From Our Volunteers


Dark eyes in smiling faces,
Small hands pull at us in welcome;
Hug our waists.
Our hearts fall in love, and
Our hands follow.

Maize, maize everywhere,
Fields of free and purple.
Even in the towns and cities
In every vacant spot — maize.

Ancient art, Mayan customs.
Primitivist paintings
With the spirit of Indigenismo.
Before Rivera, there was Carlos Merida
Color, Community, Family,
Festival…and corn.

Marimba, flutes, drums, and
Firecrackers…on the streets,
In the cafes; every day an occasion
For Celebration and song….
And firecrackers at dawn.

Green party, Red party, Painted Rocks
Political speeches.
Cars and trucks with loudspeakers
Alternate song and hype, all the While

Ignoring the Genocide Trials
of Montt and Sanchez, mass
Murderers of 200,000 indigenous
People . . . why can’t they elect
Rigoberta Menchu?

Strong women of St Martin
Overcoming violence
Perpetuating ancestral art.
Facing poverty and hunger
Yearning for education, self reliance
A future for their children.

Work worn hands weave,
From memory, patterns
Of bright beauty, while
Their dark, shining hair too is
Woven with their own cloth —
Circled like a crown of life.

Strong Xela Aid volunteers and staff
Weaving their own magic: kitchens
Computers, Medicine, Mattresses,
Leadership…turning small mounts of gold
into Gracious good works.

Art Ambassadors reaping so much
More joy than they sow in
Art projects. Smiles and laugher
With the flutter of Mariposa wings;
Sunshine plates, clothespin butterflies,
And self-portraits.

Portraits of a land of rich diversity.
Who could work among these
People of quiet dignity and call them poor?
The women who weave life in such
Beautiful color; the craftsmen
Who make purses from refuse;
Those who still, by hand, furrow
Their fields…those who call
The Highlands home in this
“land of eternal spring”…this
“Place of many trees."

Ruth Heffron


She is short --
a testament that centuries of neglect, oppression, and malnutrition are as mighty as DNA.

I would have preferred a nobler word, perhaps “diminutive.” But meanings run deep and true and expect honesty in return.
She leans, no pushes, back and pulls the string taut as she weaves the pattern of her people in colored thread, one over the other, and back again.

The pattern emerges, yellow, green and blue, …and red;
red so prevalent and vibrant that “red” seems not word enough to capture it.

Red, the blood of her people, a culture ripped apart by conquerors too torn to lead,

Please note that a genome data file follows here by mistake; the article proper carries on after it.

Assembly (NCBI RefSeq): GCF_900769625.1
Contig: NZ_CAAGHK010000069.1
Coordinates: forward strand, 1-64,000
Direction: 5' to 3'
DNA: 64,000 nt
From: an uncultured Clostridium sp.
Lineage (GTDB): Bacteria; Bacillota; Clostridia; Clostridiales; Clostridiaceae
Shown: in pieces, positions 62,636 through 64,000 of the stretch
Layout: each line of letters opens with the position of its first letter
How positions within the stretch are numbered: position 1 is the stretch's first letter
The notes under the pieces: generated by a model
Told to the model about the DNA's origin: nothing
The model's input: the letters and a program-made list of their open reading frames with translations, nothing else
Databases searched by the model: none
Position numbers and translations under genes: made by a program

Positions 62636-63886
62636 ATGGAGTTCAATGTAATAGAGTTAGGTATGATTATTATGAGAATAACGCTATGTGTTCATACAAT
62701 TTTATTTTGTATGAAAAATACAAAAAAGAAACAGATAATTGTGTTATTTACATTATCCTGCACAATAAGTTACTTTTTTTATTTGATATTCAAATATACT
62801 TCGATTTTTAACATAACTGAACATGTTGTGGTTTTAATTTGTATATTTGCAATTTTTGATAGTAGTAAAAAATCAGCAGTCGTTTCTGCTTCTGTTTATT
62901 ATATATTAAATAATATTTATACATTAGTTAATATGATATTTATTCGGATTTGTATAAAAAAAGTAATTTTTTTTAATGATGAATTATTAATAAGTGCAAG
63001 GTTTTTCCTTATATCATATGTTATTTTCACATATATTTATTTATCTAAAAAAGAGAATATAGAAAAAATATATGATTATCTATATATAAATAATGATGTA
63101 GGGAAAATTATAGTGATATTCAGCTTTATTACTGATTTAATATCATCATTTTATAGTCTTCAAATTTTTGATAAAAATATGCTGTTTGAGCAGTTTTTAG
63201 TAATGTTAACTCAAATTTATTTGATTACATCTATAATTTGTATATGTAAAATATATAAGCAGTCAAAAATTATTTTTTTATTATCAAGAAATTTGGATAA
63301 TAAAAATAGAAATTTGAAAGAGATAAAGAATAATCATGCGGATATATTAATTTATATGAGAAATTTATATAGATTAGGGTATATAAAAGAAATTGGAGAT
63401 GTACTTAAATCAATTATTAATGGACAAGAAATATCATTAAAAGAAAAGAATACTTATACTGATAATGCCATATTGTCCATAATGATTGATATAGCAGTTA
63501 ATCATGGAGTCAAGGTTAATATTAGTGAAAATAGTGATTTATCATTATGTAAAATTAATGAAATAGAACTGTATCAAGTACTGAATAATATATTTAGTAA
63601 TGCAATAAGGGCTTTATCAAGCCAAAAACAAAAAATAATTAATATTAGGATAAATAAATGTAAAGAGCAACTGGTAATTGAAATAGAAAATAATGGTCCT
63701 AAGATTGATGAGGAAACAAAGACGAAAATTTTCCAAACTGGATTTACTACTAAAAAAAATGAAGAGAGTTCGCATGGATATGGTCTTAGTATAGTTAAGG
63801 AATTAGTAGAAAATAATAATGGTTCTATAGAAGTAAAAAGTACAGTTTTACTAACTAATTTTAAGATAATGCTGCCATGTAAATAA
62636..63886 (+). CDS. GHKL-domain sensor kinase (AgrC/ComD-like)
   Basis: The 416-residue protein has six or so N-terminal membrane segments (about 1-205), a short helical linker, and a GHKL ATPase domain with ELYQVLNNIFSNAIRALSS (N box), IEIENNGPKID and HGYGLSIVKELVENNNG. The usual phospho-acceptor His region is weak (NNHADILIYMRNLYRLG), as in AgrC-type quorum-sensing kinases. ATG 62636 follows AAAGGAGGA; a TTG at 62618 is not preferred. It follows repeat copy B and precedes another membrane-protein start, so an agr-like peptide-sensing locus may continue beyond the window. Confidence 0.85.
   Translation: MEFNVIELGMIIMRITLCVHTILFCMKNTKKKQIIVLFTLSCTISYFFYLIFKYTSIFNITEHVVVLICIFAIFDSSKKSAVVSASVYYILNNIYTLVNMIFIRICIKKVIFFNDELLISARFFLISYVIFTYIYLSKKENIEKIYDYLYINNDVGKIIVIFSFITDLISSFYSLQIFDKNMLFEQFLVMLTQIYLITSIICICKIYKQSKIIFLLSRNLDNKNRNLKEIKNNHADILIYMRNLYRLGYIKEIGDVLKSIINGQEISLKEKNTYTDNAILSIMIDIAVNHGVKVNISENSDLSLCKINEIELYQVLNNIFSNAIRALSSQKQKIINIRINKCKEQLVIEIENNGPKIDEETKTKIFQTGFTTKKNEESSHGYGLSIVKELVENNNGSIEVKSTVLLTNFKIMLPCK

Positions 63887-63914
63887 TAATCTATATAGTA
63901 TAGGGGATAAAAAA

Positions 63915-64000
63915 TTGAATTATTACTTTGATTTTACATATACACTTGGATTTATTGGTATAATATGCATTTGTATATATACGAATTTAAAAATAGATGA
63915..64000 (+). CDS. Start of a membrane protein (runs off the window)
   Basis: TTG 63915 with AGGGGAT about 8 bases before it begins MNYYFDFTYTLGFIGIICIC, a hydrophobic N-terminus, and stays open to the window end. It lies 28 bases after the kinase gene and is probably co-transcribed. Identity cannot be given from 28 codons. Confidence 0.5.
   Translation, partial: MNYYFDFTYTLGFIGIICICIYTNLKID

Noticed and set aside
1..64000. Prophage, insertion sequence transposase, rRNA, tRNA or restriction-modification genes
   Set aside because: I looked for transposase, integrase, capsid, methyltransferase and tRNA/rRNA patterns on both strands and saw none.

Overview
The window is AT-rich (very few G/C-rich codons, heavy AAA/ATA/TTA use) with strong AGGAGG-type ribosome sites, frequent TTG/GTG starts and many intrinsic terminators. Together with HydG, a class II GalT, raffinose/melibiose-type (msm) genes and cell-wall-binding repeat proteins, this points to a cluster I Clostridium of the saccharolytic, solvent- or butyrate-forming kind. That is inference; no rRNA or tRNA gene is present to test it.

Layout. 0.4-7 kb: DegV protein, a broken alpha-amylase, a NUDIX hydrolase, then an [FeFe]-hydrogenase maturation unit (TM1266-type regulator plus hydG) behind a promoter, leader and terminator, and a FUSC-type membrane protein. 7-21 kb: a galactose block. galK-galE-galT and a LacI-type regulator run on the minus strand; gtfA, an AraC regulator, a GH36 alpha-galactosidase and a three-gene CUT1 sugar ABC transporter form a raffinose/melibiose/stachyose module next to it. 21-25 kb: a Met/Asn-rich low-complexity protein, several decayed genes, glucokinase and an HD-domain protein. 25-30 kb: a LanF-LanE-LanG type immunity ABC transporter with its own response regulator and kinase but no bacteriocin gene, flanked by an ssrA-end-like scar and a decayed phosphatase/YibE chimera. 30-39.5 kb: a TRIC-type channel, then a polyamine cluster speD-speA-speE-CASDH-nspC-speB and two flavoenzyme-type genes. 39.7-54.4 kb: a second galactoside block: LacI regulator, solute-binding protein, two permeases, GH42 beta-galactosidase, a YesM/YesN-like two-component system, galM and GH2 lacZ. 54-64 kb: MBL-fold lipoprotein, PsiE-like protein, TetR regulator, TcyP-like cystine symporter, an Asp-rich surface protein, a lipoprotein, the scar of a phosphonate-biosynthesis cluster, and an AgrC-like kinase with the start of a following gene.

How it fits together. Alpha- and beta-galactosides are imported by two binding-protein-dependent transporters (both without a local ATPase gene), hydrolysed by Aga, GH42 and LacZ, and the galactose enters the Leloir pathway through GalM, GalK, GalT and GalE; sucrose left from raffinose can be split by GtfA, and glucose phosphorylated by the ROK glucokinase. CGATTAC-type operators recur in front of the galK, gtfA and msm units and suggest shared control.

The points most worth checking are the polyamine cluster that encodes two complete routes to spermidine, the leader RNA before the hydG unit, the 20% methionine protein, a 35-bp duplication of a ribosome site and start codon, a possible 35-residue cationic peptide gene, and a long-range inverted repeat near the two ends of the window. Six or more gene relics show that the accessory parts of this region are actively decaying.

too proud to follow.

She smiles, her inner beauty fleetingly revealing her inspiration --
her children, her friends, her people, woven as one into the joyous nature around them.

Fingers deftly weaving, creating, and preserving a culture endangered by the need to survive, yet surviving by the relentless drive to create.
Passion, joy, and pain expressed in colored thread.

Patrick Bunton



Returning from Guatemala where the intent was to serve by my mere presence and testimony to the way it can be. Confronted with the question of “what was it like?”, I found myself encouraged to revisit my perspective of the currency by which wealth is measured –

The currency of looking down to see a small child holding onto my leg with all its might looking up at me with large, smiling eyes;

The currency of sitting next to a Master weaver knowing that only this morning she delicately handmade this very loom and patiently guided me to share her vision of the pattern of thread that reflected her nature from childhood. As her hands touched mine I could feel the pulse of generations accepting me into this trade of art unequivocally as an equal soul;

The currency of the Mother awakening every morning 3 am to 4 am gathering wood and building a fire to cook today’s meals with no refrigeration; and her children rushing into the fields to help their father dig potatoes before they leave for school;

The currency of children singing in school with infectious smiles and bright hopeful eyes, basking in every speck of praise;

The currency of witnessing a “beggar” passing a hand-woven blanket through the bus window and realizing he was no beggar at all, he was joyfully sharing the fruits of his labor, actually expecting very little in return;

And the currency of my witnessing in the markets and on the hillsides everywhere, Love reflected in the expressions of children and adults; and the ever present intense longing to be fulfilled by their ravishingly innocent, spiritual presence...

But to embody all of these currencies, how could this be other than my new definition of

Larry Carter